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Acute Bacterial Rhinosinusitis


Acute bacterial rhinosinusitis (ABRS) is a bacterial sinus infection. It commonly begins as a virus, often as a common cold. Viruses usually last 7 to 10 days and do not need treatment. Sometimes, bacteria begin to grow after you have a viral sinus infection leading to ABRS. The symptoms of ABRS include a runny nose with yellow or green mucus, fever, and pain or pressure in your face.



You may need any of the following:

  • Antibiotics fight or prevent a bacterial infection.

  • Decongestants help reduce swelling and drain mucus in the nose and sinuses. They may help you breathe normally.

  • Antihistamines help dry mucus in the nose and relieve sneezing.

  • NSAIDs , such as ibuprofen, help decrease swelling, pain, and fever. This medicine is available with or without a doctor's order. NSAIDs can cause stomach bleeding or kidney problems in certain people. If you take blood thinner medicine, always ask your healthcare provider if NSAIDs are safe for you. Always read the medicine label and follow directions.

  • Acetaminophen decreases pain and fever. It is available without a doctor's order. Ask how much to take and how often to take it. Follow directions. Acetaminophen can cause liver damage if not taken correctly.

  • Take your medicine as directed. Contact your healthcare provider if you think your medicine is not helping or if you have side effects. Tell him if you are allergic to any medicine. Keep a list of the medicines, vitamins, and herbs you take. Include the amounts, and when and why you take them. Bring the list or the pill bottles to follow-up visits. Carry your medicine list with you in case of an emergency.

Follow up with your healthcare provider as directed:

Follow up if your symptoms are worse or not better after 3 days of treatment. Write down your questions so you remember to ask them during your visits.

Self-care for acute bacterial rhinosinusitis:

  • Rinse your sinuses. Use a sinus rinse device to rinse your nasal passages with a saline (salt water) solution. This will help thin the mucus in your nose and rinse away pollen and dirt. It will also help reduce swelling so you can breathe normally. Ask your how often to do this.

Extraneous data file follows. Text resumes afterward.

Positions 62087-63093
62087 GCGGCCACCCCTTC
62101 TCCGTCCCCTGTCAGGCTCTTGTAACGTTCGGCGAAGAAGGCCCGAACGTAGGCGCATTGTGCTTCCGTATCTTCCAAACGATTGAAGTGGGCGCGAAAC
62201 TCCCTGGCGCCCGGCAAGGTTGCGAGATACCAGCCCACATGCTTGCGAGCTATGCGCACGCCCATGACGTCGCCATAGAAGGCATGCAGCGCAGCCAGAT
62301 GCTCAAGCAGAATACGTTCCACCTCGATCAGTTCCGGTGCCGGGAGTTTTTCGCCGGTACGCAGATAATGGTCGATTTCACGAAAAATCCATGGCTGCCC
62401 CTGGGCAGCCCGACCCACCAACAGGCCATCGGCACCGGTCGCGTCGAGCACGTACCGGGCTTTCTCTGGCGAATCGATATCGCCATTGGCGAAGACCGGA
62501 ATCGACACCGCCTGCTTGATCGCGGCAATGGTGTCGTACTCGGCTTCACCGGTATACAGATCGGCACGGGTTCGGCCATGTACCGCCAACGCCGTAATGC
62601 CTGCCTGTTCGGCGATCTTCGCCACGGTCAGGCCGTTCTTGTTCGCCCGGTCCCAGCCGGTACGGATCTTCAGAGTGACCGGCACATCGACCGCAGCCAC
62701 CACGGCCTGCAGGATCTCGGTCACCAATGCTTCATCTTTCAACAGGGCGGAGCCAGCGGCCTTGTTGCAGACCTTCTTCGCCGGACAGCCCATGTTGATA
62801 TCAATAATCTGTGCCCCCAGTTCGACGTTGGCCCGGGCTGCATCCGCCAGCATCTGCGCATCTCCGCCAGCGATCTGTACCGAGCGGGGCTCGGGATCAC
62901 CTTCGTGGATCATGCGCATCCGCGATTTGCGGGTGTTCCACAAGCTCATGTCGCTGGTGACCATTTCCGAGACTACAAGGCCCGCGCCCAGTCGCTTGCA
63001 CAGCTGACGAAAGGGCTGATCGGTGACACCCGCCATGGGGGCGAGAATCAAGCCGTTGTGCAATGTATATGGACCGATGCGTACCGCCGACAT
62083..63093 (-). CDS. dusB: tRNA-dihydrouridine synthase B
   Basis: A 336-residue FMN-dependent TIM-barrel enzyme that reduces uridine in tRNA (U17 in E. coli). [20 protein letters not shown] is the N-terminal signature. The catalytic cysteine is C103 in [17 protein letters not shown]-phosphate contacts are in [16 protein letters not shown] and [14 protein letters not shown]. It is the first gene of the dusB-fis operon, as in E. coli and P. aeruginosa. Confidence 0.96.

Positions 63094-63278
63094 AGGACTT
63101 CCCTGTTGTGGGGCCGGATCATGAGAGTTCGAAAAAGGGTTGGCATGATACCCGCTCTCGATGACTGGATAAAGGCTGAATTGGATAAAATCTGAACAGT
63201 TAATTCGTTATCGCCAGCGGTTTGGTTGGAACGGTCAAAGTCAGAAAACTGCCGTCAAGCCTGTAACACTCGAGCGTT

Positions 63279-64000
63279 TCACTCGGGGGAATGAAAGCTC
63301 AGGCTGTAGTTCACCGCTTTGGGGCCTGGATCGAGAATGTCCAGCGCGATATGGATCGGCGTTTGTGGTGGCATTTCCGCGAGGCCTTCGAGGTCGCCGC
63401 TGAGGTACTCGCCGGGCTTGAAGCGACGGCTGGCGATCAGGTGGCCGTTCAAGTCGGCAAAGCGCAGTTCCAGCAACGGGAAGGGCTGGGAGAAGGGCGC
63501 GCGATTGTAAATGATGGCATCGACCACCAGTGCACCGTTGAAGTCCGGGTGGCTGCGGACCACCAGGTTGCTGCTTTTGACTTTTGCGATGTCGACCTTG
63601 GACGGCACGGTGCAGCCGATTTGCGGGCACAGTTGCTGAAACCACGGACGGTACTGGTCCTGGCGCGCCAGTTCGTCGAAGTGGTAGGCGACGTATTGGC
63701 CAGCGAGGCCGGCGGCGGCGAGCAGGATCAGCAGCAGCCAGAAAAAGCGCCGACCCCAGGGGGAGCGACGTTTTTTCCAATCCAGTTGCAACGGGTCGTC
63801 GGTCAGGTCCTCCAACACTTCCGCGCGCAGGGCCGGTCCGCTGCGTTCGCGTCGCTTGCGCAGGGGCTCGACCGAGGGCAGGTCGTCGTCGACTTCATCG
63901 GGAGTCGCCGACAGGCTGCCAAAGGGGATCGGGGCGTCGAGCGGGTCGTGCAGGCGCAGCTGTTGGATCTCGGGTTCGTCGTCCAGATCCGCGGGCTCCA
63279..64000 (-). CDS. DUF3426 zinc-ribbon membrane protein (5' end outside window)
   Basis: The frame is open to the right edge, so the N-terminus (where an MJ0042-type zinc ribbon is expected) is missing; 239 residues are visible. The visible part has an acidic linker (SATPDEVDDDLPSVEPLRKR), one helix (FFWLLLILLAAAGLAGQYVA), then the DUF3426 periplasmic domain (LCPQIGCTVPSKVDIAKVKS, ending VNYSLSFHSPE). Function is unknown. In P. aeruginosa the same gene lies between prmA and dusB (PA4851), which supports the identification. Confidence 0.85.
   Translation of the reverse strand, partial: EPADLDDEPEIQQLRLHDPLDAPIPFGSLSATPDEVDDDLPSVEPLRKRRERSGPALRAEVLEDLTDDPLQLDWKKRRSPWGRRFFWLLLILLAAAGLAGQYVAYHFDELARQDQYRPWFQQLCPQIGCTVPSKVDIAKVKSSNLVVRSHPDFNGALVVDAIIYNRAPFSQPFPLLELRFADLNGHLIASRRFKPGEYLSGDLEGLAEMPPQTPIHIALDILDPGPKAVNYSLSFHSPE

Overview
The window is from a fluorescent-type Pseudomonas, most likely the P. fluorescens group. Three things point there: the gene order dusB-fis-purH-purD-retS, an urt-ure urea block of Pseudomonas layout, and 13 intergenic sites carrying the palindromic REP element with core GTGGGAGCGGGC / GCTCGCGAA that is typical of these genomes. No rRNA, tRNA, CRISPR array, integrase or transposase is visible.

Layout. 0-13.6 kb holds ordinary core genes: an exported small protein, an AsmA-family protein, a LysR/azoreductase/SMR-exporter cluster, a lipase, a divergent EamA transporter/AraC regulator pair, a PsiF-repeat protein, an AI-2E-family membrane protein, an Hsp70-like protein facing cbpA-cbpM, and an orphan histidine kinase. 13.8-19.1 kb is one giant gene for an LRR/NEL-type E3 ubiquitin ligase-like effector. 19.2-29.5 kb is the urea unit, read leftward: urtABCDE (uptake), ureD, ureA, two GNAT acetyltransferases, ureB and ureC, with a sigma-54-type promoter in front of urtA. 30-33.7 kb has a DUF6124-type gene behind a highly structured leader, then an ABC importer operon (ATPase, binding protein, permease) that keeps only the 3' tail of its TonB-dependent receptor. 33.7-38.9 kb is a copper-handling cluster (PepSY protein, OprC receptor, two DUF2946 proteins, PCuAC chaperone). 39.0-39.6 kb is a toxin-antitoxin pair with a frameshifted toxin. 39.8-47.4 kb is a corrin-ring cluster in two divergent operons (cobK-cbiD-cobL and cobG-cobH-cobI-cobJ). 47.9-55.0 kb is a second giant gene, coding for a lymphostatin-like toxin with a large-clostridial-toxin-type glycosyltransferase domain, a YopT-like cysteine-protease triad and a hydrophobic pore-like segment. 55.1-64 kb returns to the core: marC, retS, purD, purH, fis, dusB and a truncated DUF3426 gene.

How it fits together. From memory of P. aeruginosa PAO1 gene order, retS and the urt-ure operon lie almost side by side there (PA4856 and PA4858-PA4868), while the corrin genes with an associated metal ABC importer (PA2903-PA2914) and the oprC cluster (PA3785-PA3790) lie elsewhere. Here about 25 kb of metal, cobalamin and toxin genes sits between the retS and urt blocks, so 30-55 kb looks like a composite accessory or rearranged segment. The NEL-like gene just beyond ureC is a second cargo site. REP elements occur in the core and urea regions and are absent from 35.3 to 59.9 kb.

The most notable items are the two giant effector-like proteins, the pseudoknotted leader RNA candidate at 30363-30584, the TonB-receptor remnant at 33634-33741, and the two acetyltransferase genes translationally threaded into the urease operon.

• Breathe in steam. Heat a bowl of water until you see steam. Lean over the bowl and make a tent over your head with a large towel. Breathe deeply for about 20 minutes. Be careful not to get too close to the steam or burn yourself. Do this 3 times a day. You can also breathe deeply when you take a hot shower.

  • Sleep with your head elevated. Place an extra pillow under your head before you go to sleep to help your sinuses drain.

  • Drink liquids as directed. Ask your healthcare provider how much liquid to drink each day and which liquids are best for you. Liquids will thin the mucus in your nose and help it drain. Avoid drinks that contain alcohol or caffeine.

  • Do not smoke and avoid secondhand smoke. If you smoke, it is never too late to quit. Smoking will make your symptoms worse. Ask for information if you need help quitting.

Contact your healthcare provider if:

  • Your symptoms are worse or do not improve after 3 days of treatment.

  • You have questions or concerns about your condition or care.

Return to the emergency department if:

  • Your eye and eyelid are red, swollen, and painful.

  • You cannot open your eye.

  • You have double vision or you cannot see.

  • Your eyeball bulges out or you cannot move your eye.

  • You are more sleepy than normal or you notice changes in your ability to think, move, or talk.

  • You have a stiff neck, a fever, or a bad headache.

  • You have swelling of your forehead or scalp.

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The above information is an educational aid only. It is not intended as medical advice for individual conditions or treatments. Talk to your doctor, nurse or pharmacist before following any medical regimen to see if it is safe and effective for you.